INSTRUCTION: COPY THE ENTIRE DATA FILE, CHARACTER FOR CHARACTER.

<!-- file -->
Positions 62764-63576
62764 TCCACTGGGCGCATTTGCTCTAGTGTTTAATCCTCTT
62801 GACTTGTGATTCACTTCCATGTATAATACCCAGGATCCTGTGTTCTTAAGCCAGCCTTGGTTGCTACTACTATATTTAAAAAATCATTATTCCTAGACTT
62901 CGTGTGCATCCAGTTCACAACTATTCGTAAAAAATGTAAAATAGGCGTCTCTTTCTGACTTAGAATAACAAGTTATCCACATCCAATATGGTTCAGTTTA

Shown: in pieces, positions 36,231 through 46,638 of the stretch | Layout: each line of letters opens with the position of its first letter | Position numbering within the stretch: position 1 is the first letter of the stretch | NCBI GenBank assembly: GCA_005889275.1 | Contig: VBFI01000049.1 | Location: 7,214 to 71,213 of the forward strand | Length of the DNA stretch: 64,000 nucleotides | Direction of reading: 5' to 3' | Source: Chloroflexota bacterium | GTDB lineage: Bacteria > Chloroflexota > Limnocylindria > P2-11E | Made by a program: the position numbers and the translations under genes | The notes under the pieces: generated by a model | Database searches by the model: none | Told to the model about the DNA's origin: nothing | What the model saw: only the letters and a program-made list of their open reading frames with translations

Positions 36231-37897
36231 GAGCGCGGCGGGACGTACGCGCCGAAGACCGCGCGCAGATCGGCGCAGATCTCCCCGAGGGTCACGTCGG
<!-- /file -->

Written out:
Positions 62764-63576
62764 TCCACTGGGCGCATTTGCTCTAGTGTTTAATCCTCTT
62801 GACTTGTGATTCACTTCCATGTATAATACCCAGGATCCTGTGTTCTTAAGCCAGCCTTGGTTGCTACTACTATATTTAAAAAATCATTATTCCTAGACTT
62901 CGTGTGCATCCAGTTCACAACTATTCGTAAAAAATGTAAAATAGGCGTCTCTTTCTGACTTAGAATAACAAGTTATCCACATCCAATATGGTTCAGTTTA

Shown: in pieces, positions 36,231 through 46,638 of the stretch | Layout: each line of letters opens with the position of its first letter | Position numbering within the stretch: position 1 is the first letter of the stretch | NCBI GenBank assembly: GCA_005889275.1 | Contig: VBFI01000049.1 | Location: 7,214 to 71,213 of the forward strand | Length of the DNA stretch: 64,000 nucleotides | Direction of reading: 5' to 3' | Source: Chloroflexota bacterium | GTDB lineage: Bacteria > Chloroflexota > Limnocylindria > P2-11E | Made by a program: the position numbers and the translations under genes | The notes under the pieces: generated by a model | Database searches by the model: none | Told to the model about the DNA's origin: nothing | What the model saw: only the letters and a program-made list of their open reading frames with translations

Positions 36231-37897
36231 GAGCGCGGCGGGACGTACGCGCCGAAGACCGCGCGCAGATCGGCGCAGATCTCCCCGAGGGTCACGTCGG